I think enough people have vented their ire at Sergio Apostol for his brilliant and insightful [/sarcasm] opinion of how best to deal with the ongoing testimony of Mr. Lozada, such that I need not do more than express my solidarity with the head-shaking and tongue clucking in his general direction.
The use of the derogatory word "intsik" is not my real beef - there are many people who sadly do not even realize that such a word is a slur. (I abashedly admit that I myself as educated on that matter only recently.) In the interest of fairness, it should be noted that apparently the phrase “simpleng probinsiyanong Intsik" was used by Lozada to describe himself... But of course this does not give license to others to use the word - just look at how acceptable it is to use the "N-word" to describe an african american, if you yourself are not of a fashionably Denzel Washington-y skin tone.
The phrase “[b]agay sa‘yo i-deport, magulo ka dito" though.... well. That consists of at least 3.5 feet-in-the-mouth.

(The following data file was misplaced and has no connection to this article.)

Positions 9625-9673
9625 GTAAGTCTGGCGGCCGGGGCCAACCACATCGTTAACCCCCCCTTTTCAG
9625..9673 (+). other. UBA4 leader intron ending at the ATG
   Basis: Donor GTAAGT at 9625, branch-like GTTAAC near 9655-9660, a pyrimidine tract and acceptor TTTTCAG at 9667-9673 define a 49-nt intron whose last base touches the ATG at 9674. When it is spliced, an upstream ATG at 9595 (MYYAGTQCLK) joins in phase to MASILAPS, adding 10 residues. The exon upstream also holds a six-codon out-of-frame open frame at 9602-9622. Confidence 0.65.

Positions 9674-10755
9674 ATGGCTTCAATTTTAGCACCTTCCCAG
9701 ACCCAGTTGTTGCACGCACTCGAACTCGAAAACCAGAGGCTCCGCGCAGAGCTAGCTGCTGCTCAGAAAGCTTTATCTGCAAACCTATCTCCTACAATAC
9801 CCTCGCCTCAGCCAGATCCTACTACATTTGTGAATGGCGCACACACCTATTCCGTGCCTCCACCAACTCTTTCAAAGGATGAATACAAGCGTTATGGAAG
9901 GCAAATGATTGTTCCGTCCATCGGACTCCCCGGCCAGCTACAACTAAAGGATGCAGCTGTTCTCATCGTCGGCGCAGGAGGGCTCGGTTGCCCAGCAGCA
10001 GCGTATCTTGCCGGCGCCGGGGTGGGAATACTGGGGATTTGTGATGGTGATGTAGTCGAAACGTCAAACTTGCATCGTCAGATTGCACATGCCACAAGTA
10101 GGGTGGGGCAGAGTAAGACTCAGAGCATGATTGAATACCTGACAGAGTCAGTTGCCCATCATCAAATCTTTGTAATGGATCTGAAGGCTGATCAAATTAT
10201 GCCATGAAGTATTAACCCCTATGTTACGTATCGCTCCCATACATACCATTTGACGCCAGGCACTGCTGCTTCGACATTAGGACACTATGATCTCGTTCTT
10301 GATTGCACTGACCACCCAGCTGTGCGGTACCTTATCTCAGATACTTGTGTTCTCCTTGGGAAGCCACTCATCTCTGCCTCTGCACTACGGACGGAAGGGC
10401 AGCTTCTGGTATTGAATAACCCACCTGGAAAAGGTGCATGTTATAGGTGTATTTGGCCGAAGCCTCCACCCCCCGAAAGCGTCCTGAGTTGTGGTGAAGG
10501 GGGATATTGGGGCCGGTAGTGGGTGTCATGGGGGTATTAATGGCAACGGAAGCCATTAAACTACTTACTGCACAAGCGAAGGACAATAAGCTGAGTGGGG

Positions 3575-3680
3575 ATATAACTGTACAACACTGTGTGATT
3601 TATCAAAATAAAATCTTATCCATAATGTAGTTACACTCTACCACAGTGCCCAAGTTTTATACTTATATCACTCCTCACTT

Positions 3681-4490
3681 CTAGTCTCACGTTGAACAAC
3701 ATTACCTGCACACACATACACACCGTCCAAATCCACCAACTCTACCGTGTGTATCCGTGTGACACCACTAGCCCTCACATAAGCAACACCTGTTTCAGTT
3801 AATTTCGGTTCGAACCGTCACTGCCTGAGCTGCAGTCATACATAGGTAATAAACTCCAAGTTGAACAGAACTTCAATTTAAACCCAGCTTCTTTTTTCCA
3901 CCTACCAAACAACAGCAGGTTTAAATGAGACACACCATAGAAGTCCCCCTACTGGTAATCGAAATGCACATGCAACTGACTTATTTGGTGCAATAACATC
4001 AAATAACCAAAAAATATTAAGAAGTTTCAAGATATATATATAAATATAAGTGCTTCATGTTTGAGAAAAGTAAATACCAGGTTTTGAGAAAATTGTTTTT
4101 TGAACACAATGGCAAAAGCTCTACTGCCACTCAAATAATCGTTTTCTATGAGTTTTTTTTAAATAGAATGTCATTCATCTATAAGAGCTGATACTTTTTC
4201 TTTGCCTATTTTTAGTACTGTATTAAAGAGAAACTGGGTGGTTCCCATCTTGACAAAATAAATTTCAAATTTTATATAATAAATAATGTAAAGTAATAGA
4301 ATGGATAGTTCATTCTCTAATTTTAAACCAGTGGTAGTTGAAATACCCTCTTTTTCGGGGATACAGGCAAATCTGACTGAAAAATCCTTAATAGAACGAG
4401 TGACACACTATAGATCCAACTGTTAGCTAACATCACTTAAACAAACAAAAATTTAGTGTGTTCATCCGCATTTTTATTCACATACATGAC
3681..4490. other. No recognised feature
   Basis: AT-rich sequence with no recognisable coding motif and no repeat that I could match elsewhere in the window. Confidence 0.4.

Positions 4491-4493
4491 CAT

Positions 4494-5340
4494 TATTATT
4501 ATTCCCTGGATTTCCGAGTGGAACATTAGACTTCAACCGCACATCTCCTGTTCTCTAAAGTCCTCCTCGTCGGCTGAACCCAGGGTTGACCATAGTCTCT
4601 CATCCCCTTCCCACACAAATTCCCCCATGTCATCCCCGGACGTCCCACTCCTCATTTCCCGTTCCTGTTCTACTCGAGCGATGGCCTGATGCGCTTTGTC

The first foot-in-mouth consists of the fact that it is logically wrong, an ad hominem fallacy, to reply to the argument (testimony in this case) of another by simply insulting that other person. As an Atenean (or so I've heard), Apostol should know better.
The second foot-in-mouth consists of the fact that it is legally wrong, since as far as I know Lozada is a Filipino citizen and not subject to deportation. As a lawyer, and as presidential legal counsel, Apostol should know better.
The third-and-a-half foot-in-mouth consists of the fact that saying such a thing in an interview with the media is mentally wrong. Given that you wanted to defend the administration Mr. Apostol, the last thing you should have done was something millions of Filipinos (in every way that counts) would find despicable.
In his apology Apostol claims it was an "emotional outburst." For someone who harps on Lozada's tears, I think Apostol should realize that his own lack of control might have done far more damage to the administration than an ocean of tears.